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FROM THE OJEN BLOG

Repairing Indigenous Youth-Police Relationships in Sudbury

 Adapting Youth-Police Dialogue Program for Indigenous Youth 

On October 5th and 6th, 2017 Indigenous youth and police officers from the Sudbury area took part in a 2 day relationship building activity. Based on similar Youth-Police Dialogue programs that OJEN has run successfully in both Toronto and Ottawa, it was adapted for an Indigenous youth audience for the first time. In addition to the usual program components – facilitated discussions, rights and responsibilities with police and communications skills – the Sudbury session included teachings by Indigenous elders, a drum making workshop and a traditional feast.

“When we have that mutual respect for one another- the police can respect us and we can respect them – then they don’t have to use these stereotypes against us”. Youth participant

The workshop was hosted by the Shkagamik-Kwe Health Centre and supported by N’Swakamok Native Friendship Centre.

Twelve youth, ranging in age from 14 to 25, came together from the greater Sudbury area. In breakout sessions, they discussed their perspectives and experiences with police and explored ways each group could contribute to more respectful relationships with each other.

The police officers represented the Greater Sudbury Police Service, Ontario Provincial Police, Wikwemikong Police Services from Wikwemikong Unceded Indian Reserve, and U.C.C.M. Anishnaabe Police Service, the tribal police force on Manitoulin Island. During small group sessions they focused on how the Seven Grandfathers teaching could be applied to a series of scenarios involving interactions they might have with Indigenous youth.

Many of the police officers reported that they were surprised to hear how they were perceived by the youth and the extent to which mistrust is a barrier in their relations. They said they also gained more insight into the issues youth faced in their personal lives. They were glad to have the opportunity to explain their approached to their job and to share their perspectives on community safety.  

“The most important thing was building relationships between the youth and police and having them feel comfortable enough just to have a normal conversation with us.” Police officer

Making Friends & Making Drums

A unique feature of the Sudbury program was the drum making workshop. Over the two days of the program, youth and officers spent time together building traditional hand drums – cutting circles from deer hide for the drum head, soaking them so they were flexible enough to stretch over the hoops and then lacing them to the hoops with rawhide strips. It was the spontaneous exchanges that occurred in the casual atmosphere of this activity that the program went from being successful to transformational.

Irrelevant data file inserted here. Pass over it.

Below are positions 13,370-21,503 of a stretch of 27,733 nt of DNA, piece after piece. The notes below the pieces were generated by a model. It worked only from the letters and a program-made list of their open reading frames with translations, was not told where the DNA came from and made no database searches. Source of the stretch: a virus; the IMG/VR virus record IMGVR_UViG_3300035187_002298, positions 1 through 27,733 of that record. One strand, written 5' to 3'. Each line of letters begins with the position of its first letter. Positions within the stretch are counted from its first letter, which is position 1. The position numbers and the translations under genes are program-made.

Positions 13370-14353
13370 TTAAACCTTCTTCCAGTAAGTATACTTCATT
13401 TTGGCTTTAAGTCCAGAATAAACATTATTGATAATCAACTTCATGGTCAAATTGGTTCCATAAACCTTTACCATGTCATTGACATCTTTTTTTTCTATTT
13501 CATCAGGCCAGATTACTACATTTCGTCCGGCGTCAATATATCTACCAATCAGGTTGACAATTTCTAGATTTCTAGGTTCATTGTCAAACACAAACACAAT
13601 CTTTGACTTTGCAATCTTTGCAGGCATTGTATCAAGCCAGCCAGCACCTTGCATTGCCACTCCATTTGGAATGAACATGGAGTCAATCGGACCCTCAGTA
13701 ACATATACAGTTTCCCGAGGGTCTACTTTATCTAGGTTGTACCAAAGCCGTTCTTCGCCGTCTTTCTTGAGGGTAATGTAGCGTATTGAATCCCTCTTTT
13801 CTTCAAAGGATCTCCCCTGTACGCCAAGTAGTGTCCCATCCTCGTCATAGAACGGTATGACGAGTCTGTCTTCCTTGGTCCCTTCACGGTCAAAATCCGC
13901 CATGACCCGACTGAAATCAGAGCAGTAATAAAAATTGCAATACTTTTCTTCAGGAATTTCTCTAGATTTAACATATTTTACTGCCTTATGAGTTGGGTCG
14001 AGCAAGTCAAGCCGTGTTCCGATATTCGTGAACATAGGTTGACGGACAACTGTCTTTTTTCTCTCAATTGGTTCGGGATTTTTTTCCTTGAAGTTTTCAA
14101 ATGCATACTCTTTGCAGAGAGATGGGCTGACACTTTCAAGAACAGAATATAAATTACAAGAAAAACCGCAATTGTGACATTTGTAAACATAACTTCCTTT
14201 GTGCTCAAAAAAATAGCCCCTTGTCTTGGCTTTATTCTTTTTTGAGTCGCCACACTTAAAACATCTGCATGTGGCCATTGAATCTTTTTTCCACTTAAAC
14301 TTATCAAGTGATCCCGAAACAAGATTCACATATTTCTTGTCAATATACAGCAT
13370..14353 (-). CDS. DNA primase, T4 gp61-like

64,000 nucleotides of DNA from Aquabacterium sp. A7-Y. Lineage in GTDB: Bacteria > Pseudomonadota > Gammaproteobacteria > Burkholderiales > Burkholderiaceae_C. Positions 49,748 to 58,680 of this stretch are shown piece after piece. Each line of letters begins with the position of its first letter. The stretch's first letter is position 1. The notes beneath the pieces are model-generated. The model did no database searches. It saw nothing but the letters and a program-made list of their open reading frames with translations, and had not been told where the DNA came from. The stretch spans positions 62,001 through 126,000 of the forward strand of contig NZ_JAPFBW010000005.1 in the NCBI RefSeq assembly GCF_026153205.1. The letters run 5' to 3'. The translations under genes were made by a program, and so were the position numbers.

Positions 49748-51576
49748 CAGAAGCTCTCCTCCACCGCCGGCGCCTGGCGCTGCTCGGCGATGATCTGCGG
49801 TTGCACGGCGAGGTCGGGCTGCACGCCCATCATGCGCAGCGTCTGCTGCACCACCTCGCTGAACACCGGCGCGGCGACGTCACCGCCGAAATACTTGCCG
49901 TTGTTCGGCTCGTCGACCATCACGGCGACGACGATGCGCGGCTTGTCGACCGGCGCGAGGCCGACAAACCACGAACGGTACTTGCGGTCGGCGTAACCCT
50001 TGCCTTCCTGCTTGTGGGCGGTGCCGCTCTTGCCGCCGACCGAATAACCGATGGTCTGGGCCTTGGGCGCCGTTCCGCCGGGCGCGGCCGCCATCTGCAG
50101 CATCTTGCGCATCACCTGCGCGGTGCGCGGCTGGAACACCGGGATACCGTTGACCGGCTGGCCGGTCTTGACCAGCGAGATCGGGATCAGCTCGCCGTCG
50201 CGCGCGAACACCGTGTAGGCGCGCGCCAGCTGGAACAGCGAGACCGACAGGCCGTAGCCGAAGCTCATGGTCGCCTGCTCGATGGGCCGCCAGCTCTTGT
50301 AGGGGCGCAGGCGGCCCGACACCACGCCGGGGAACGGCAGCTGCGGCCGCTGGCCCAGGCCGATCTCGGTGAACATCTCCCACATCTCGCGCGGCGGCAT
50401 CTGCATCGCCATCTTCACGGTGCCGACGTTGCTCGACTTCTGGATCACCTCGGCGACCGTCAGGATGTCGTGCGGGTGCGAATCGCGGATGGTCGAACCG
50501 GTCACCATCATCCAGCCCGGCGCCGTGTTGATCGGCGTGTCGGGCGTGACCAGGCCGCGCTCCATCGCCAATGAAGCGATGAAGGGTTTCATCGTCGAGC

The shared activity gave everyone a chance to relate to one another on personal terms. As a result, bonds of friendship began to emerge. A couple of young people started singing a traditional song and taught it to a police officer as they worked together on their drums. The room buzzed with laughter and conversation.

There was a lot of emotion. It was almost a spiritual experience.” Sudbury Project Officer, Serenity Sandford

Many of the officers indicated that they would like to see this activity repeated at least on an annual basis, so that new officers could benefit from the relationship building experience and that more young people could be reached.

Youth left with greater confidence about their rights and responsibilities with police and a sense that their voices had been listened to respectfully.

Moving Forward – Next Steps

Although the OJEN program was just one step along a long road to reconciliation, in September the Sudbury Police Service announced another. It has received funding from the Ministry of Community Safety and Correctional Services’ Proceeds of Crime Front-Line Policing Grant Program to initiate Project Homestead, for relationship building activities with youth living in group homes.

Next month the youth and police participants will come together for one more session – a drum awakening ceremony to honour the drums that they created together.

The Sudbury project is one of two Youth-Police Dialogues focusing on high risk Indigenous youth in Northern Ontario. The pilot program received special funding from the Ontario Trillium Foundation. Additional funding comes from the Law Foundation of Ontario with local law firms, Bradley Law, Michel Vincent Law Firm and Toffoli Gauthier LLP also making donations toward the drum making workshop.

Community support was instrumental in the success of the workshop. From the initial consultation process to picking up and driving youth to the centre, community involvement was present at each step of the project. Special thanks go to Justice Patricia Hennessy of the Superior Court of Justice as well as the Children’s Aid Society and Kina Gbezhgomi Child & Family Services.

In November, a second of two Youth-Police Dialogues projects for Indigenous youth is planned in Thunder Bay.

Take a look at the news story by CTV Northern Ontario News – Starting a Dialogue between Youth and Police

Learn more about this program by watching this video.

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